When I’d meet relatives I hadn’t seen in a long while, usually my parents’ aunts and uncles, each identified me as George’s oldest or Chickie’s oldest (the name my mother was known as since she was a little kid). I don’t think any of them ever knew my name. They identified me by the parent to whom they were related and my birth order. Just after I got out college for the summer, the one before my senior year, a car stopped by the house. In it were Aunty Madeleine and Aunty Clara, two of my mother’s aunts, my grandmother’s sisters. They asked for my mother. I explained she and my father had gone away for the weekend. They stayed in the car, and we conversed through the window. Aunty Clara right away wanted to know who was taking care of us. I told her I was. She was shocked and couldn’t imagine my parents had left us alone. I told her I was nearly twenty-one and quite old enough to babysit for a weekend. She didn’t say anything, just frowned. Aunt Madeleine said good-bye, and they drove away. I don’t think they even knew who I was. No one asked if I were Chickie’s oldest.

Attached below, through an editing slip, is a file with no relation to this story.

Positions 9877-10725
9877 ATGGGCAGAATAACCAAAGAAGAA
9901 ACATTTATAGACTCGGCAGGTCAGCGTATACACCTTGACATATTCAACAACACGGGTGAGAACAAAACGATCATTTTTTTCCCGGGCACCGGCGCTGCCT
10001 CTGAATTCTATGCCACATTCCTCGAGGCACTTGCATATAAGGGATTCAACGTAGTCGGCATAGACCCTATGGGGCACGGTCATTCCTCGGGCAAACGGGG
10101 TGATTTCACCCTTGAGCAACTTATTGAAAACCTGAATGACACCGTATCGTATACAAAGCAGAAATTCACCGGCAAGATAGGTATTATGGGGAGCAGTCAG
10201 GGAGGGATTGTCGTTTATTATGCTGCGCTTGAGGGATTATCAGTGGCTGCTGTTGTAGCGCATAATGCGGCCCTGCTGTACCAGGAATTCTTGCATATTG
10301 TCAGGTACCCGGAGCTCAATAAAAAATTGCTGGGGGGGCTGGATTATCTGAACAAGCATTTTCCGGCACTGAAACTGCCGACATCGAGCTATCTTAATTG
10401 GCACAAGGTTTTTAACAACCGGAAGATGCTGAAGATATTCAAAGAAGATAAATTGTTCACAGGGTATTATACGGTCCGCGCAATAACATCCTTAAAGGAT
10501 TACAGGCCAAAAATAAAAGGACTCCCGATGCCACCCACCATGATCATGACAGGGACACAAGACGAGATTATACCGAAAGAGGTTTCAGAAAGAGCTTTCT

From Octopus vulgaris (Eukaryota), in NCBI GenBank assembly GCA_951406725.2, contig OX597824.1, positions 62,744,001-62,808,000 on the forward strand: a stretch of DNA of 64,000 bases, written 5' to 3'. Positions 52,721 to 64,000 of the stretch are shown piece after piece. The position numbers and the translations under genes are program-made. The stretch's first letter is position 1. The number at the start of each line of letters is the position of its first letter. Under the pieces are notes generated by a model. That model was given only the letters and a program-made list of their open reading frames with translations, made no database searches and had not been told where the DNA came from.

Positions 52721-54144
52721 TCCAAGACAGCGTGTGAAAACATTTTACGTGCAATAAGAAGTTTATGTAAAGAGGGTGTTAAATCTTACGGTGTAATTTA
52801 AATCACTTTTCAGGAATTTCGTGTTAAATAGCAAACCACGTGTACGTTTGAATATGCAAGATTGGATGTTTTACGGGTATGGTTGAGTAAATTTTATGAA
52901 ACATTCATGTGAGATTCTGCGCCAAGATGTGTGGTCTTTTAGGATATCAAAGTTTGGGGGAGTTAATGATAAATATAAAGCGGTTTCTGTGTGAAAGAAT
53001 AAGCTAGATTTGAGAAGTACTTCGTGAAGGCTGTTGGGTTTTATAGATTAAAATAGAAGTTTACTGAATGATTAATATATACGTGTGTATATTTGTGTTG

“A small town is a place where there’s no place to go where you shouldn’t.”

July 28, 2011

The morning is already warm. It is 77°, but I am in the cool den which doesn’t boil over until afternoon. Soon enough, though, I’m turning on the air-conditioner. This morning I went to the Thursday farmers’ market. It’s a small one but I managed to spend some money, not a big surprise. I bought lavender and oregano for the garden, sweet orange-vanilla soap for me, a couple of cucumbers and some cherry tomatoes, corn bread, some pulled-pork to go with it and for Miss Gracie, yogurt, banana dog biscuits. The woman from whom I bought them guaranteed their taste. She had given them a try and thought them delicious. Gracie agreed and ate the sample I gave her.